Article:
Martin Peterson, based in Gothenburg, is part of the Signium Industrial and Technology Practice. With a background from the Swedish Air Force and experience from the chemical and pharmaceutical industry, Martin advises a variety of clients across the...
26 October 2023
Visionary leaders inspire others to pursue their own long-term vision, by active participation, goal setting, and communication. They roll up their sleeves up and provide real-world examples of strategic thinking, foresight and the ability to shift gears when circumstances change.
One such leader is Ursula Burns, dubbed “a veteran of corporate evolution” for her six-year tenure as CEO of Xerox, where she transformed the company once known for making paper copies into the new Xerox, an $11 billion profitable enterprise.
At the time, Burns’ comment on transformation spoke to her understanding of the process: “Transformation is not about what are you going to be, it’s about how quickly you be what you are.”
Burns became chairwoman of VEON in 2017, just as the global telecom expanded offerings to its more than 240 million customers across Asia, Africa and Europe.
Transformation begins with vision
All transformative business leaders start with a vision of what the company could be. To get crucial buy-in from management and other employees, effective communication is vital, along with the ability to encourage ownership of the process in colleagues.
Inspiring employees to accomplish organizational goals and achieve growth, these leaders usually exhibit five fundamental qualities: Strong communication skills, passion and belief, decisiveness, connection with employees individually, and a commitment to team building.
To embed a culture of transformation, the visionary leads from the front, motivating others by their actions and harnessing the individual talents of staff members to drive change.
Importantly, every leader of vision knows they are building their organisation’s future. By including all personnel in the process, meeting challenges becomes corporate culture rather than just a response to shifting global markets and economies.
Are you creating an inspirational future?
Feng Yuan, an imperial consort during China’s Han Dynasty, was famous for her assertion that “there are three essentials to leadership: humility, clarity and courage”. She was lauded for her courage – the very same traits we seek in business leaders forging new paths to future success by inspiring their teams.
Add to this EQ, which enables the handling of interpersonal relationships judiciously and empathetically; and a personal determination to listen and learn and you have the building blocks for the next generation of leaders.
While some suggest true leaders are born and not created, many an exceptional business leader has taken to heart the skills and suggestions of a mentor who led the organisation before, and gone on to innovate further as the next generation executive.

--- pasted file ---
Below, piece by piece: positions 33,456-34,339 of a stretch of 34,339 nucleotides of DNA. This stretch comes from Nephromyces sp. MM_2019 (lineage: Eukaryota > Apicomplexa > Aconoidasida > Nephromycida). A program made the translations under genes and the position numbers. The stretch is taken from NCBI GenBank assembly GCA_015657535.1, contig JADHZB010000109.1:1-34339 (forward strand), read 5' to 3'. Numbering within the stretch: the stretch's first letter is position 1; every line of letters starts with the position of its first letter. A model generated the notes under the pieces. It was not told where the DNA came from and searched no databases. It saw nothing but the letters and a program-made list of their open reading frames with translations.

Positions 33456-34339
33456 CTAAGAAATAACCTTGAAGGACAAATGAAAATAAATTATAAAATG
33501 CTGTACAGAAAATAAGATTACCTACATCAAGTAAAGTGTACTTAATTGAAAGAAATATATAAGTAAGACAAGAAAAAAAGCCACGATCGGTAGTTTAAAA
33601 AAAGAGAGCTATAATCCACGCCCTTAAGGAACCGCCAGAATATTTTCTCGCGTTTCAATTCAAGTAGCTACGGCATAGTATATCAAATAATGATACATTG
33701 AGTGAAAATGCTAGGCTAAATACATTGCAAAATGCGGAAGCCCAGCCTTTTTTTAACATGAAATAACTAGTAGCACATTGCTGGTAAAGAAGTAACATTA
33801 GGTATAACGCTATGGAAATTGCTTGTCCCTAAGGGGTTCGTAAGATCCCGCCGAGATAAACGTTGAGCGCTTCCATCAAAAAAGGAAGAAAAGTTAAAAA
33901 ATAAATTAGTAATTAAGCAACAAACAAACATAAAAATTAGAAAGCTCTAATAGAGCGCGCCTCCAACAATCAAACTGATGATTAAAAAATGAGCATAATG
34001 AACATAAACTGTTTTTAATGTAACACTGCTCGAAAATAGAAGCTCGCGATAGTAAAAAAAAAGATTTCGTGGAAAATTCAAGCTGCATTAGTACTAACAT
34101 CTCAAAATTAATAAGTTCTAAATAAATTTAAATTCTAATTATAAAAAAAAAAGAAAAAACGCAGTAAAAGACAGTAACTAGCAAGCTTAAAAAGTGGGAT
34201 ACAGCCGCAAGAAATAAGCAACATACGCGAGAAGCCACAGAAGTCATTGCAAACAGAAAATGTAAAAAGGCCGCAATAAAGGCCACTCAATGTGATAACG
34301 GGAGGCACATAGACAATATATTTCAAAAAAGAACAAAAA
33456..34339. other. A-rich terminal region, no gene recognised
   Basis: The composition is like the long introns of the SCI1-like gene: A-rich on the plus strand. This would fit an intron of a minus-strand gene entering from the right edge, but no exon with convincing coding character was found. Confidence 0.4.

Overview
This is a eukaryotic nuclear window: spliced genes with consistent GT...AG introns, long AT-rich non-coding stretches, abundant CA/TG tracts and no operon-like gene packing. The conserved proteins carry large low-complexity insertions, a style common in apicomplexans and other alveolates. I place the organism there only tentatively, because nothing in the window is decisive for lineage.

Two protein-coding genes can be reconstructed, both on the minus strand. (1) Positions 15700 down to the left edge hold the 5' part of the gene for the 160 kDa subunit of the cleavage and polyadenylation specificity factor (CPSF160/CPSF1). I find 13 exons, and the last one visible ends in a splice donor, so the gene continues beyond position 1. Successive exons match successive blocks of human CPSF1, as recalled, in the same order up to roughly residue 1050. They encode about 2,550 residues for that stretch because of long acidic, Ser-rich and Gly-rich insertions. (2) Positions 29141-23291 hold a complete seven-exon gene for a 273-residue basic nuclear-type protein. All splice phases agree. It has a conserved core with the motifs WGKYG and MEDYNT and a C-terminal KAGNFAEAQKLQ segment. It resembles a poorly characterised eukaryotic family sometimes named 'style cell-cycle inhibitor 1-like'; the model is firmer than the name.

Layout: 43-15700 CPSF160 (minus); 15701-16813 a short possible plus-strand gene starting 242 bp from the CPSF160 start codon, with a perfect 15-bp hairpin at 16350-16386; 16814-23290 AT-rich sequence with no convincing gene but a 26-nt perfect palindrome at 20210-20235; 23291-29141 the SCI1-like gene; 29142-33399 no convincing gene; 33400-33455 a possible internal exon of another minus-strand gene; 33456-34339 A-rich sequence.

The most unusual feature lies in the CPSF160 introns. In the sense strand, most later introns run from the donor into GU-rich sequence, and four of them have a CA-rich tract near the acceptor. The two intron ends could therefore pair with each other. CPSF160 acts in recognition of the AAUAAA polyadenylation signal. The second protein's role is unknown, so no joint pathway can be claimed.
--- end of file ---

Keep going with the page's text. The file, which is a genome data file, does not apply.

To encourage other employees to walk the path that deliver the most success requires inspiration, enthusiasm, motivation and trust.
The importance of visionary leaders
Martin Peterson, Industrial and Technology Practice, Signium Sweden, says the importance of visionary and relationship-oriented leadership increases, not least in times of recession, when more of a company’s focus is placed on internal issues.
“We see that much of the positive work for change that has been driven in recent years is now at risk of stopping as many companies put a greater focus on internal issues for efficiency and improvement purposes.”
Peterson asserts that it is difficult to run a cost saving program at the same time as motivating and enthusing your employees for a positive cultural change. “Leadership that can handle both vision and relationship over time, even in times of adversity, has a greater chance of succeeding in making changes in the long run.”
“The leader who engenders these traits in other employees, is the leader that will create a pathway for new visionaries to follow into a future of steady growth and pride in the company culture.”
Here, Peterson notes that leadership must drive consistent change, which requires vision, inspiration and relationship – and also perseverance. “Balancing this becomes crucial in order to bring about a lasting change. This is vital, not least in times of recession and reorganization, which we are experiencing right now.”
To be that leader requires constantly inspiring teams to meet future challenges. In a rapidly changing world where business must adapt with speed, inspiration entrenched in each individual, will provide a pathway to transformation and beyond.
Importantly, in a healthy office environment where teams are acknowledged and rewarded for their efforts with positive feedback and opportunities for development are accessible to all – employees thrive.